KRI remains committed to sharing and teaching the practices Yogi Bhajan brought to the West. They have been effective tools for healing, emotional maturation, and spiritual connection, and we want to continue to help as many people as possible with them. The world certainly needs them more than ever now! This does not mean that we will bypass potentially difficult questions or avoid making changes in our approach.

KRI stands behind our prior and current training programs and publications, and we remain proud of the tens of thousands of Kundalini Yoga teachers who have been trained in a KRI certified program.

We will still teach by tuning in with Ong Namo, Guru Dev Namo, closing class with the Long Time Sunshine song, and teaching the kriyas and meditations as they have been taught. Understandably, losing trust in Yogi Bhajan raises doubts about the validity of his yogic teachings. Regardless of the origins of our practices, the legacy of our collective experiences with them shows their efficacy. We know that Yogi Bhajan learned from many teachers, and we are still comfortable teaching and sharing elements of his teachings that may be his unique combinations or amalgamations because they have been effective in our experience.

We are releasing a new version of “The Aquarian Teacher,” the textbook for our Level One teacher training programs. This new version will acknowledge the report and its conclusions, and it will focus much more on the teachings than on the person of Yogi Bhajan. We will offer this manual in two versions — one with Yogi Bhajan’s name and picture on the cover and one without. We will also offer our teacher training certificates in versions with and without Yogi Bhajan’s name. This is not to deny the reality of him being the one who shared this particular set of teachings, but to acknowledge how triggering his name and image are to some people right now. The benefits of practicing Kundalini Yoga are our focus, more than where they came from.

How Else is KRI Changing?

KRI’s mission has been to preserve the purity and accuracy of Yogi Bhajan’s teachings. We still recognize the importance of that — not from the perspective that everything Yogi Bhajan said was “gospel truth,” but from the enormous benefits we have experienced and seen others experience when they practice them. We will increase our focus on research and remain more open than in the past to staying in relationship with the broader yoga community and society in general.

We also view the practice of Kundalini Yoga as a means, not an end in and of itself. We practice these teachings to get healthier, happier and holier (more spiritually connected). All of these benefits give us tools to thrive in today’s world, which must also include a personal commitment to improving the lives of others. Seva, or selfless service, has always been an important yogic lifestyle practice, and we want to encourage and support all practitioners to take their practice off their mats and into the world, to work for social and planetary justice in their own unique ways.

In Conclusion – A Personal Note from Amrit Singh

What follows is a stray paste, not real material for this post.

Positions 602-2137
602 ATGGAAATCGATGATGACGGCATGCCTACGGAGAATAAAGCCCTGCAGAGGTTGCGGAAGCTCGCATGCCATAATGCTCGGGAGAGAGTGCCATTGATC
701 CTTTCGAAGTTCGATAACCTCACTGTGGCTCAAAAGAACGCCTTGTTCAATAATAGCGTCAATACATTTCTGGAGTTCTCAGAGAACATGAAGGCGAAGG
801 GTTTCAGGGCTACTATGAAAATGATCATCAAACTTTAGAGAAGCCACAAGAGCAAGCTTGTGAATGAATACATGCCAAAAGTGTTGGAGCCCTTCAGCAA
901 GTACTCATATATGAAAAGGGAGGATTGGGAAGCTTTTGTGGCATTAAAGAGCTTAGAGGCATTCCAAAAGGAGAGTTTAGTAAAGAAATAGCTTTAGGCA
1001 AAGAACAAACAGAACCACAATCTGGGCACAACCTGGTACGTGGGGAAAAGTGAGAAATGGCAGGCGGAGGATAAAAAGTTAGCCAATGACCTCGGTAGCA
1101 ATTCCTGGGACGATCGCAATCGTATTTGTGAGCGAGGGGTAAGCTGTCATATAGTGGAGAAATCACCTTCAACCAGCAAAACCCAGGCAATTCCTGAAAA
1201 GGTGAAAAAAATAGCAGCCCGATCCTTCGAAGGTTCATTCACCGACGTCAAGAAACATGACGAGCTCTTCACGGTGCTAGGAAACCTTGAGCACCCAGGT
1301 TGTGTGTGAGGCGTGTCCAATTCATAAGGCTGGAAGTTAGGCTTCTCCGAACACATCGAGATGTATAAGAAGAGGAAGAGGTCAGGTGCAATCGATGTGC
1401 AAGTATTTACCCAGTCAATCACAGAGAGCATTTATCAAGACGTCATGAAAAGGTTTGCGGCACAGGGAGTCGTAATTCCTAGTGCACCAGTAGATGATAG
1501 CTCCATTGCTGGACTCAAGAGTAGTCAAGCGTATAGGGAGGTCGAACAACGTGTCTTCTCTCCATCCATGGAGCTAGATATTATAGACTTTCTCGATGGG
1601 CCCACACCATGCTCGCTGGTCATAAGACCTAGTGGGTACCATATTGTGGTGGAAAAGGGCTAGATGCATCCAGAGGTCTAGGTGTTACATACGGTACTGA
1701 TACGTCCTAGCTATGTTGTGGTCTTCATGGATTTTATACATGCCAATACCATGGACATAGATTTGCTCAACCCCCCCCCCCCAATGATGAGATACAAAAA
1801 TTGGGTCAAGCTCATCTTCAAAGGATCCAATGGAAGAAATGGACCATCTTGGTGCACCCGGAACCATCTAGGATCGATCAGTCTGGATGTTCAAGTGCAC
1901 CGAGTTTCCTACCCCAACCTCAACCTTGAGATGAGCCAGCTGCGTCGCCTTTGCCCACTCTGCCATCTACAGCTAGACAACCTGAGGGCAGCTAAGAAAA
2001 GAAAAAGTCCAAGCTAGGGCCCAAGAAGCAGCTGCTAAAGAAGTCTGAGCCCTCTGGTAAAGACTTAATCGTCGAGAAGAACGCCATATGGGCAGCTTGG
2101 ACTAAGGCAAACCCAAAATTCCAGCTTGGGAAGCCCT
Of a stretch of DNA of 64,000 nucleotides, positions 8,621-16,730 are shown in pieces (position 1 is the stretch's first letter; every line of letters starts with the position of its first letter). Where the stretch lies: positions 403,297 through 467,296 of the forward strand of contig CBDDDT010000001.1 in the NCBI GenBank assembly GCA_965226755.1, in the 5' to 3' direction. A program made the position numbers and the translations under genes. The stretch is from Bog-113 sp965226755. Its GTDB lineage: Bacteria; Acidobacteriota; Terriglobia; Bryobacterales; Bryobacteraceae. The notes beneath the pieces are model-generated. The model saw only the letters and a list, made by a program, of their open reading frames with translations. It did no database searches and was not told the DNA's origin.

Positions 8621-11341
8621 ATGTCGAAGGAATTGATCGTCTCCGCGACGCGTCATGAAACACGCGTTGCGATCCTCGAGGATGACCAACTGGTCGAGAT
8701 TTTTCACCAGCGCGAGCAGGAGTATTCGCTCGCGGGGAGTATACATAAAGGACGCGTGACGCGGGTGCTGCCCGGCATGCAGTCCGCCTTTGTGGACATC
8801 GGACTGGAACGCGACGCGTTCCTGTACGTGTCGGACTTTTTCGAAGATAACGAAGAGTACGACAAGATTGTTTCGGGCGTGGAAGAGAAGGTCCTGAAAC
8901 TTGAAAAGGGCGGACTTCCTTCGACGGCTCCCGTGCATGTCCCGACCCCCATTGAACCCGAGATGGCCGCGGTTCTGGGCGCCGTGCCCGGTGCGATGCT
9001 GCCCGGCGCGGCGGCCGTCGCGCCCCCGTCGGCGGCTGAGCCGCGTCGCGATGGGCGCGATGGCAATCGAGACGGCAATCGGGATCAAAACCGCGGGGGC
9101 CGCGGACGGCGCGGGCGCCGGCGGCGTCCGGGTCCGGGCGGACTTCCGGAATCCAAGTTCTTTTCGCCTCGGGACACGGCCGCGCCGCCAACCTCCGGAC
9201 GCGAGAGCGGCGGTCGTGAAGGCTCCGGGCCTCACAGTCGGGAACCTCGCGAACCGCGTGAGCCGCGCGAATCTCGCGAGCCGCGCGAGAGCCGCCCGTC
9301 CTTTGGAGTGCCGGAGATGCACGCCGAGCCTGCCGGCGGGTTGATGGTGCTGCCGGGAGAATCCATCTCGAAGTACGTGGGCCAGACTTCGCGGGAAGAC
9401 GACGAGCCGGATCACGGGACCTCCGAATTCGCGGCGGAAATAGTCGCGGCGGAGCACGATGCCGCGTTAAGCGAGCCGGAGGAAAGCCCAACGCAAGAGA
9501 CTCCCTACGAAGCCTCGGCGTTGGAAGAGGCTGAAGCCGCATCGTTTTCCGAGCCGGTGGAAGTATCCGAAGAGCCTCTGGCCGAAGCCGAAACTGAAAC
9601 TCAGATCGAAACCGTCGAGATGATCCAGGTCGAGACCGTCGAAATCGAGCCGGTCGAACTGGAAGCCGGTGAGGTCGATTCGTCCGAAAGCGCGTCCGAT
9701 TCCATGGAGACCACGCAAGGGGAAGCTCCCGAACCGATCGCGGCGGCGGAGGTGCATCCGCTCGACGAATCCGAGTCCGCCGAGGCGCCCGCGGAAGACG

I would like to close by sharing very frankly and directly from my heart — as so many of you have also done. As someone entrusted to keep Yogi Bhajan’s teachings accurate and available for future generations to benefit, it is important that you know my personal story and stance.

I have gone through a lot of emotional pain and processing over the last several months. I began my Kundalini Yoga practice in 1989 and first met Yogi Bhajan in 1995. I worked very closely with him from 1999 until his passing in 2004. I also worked every single day with people who have now come forward as reporters of harm.

Accepting the report’s conclusions is heartbreaking to me. I am so, so sad for the individuals who were harmed. Where I’m at now, which I am sure will continue to evolve, is that I am still

very, very grateful to Yogi Bhajan for all he gave me — both personally in my interactions with him and impersonally through all the yogic teachings that have enriched my life so deeply. And I’m furiously angry at Yogi Bhajan.

These personal experiences of mine contribute to my strong commitments on behalf of KRI to:

• Reach out via the Compassionate Reconciliation process to try to help the individuals who were harmed.
• Ensure that we move our culture so that all people — people of every race, religion, gender or sexual identity — feel welcome and safe.
• Continue sharing the uplifting and transformative practices that Yogi Bhajan taught.

I know that this has been a long email! But there is a lot to share these days. We are just at the beginning steps of facing new facts about our past, and it will take many more months for our community to process through various stages of reaction before some new shared ways of relating to Yogi Bhajan and our history emerge. We are holding everyone in our prayers and welcoming the diversity of reactions. This is a normal and healthy stage, and as uncomfortable as it might be, KRI does not want to rush too quickly into a new narrative. We are processing, changing, learning, and adapting just as many of you are.

We remain a community of committed practitioners, teachers, and trainers who believe in the power of our practices to uplift and heal. KRI is here to help as many people benefit from these practices as possible. We will remain grounded in this vision to help navigate the coming months, as we examine what from the past to keep and what to change. We strongly believe in the strength and power of our community.

If you have additional questions, please look at a detailed set of Frequently Asked Questions (FAQs) here. If your particular issue is not addressed, please email us at

Like all challenges in life, these difficult times are an opportunity to live up to our values. KRI is striving to remain deeply heart-centered and to move forward with love and compassion for everyone, even as we acknowledge and deal with the shadows of our founder and our past. We want to continue to be of service by sharing these powerful teachings and by doing so with integrity, openness, and transparency.

With many blessings

Amrit Singh Khalsa, CEO

Leave a Reply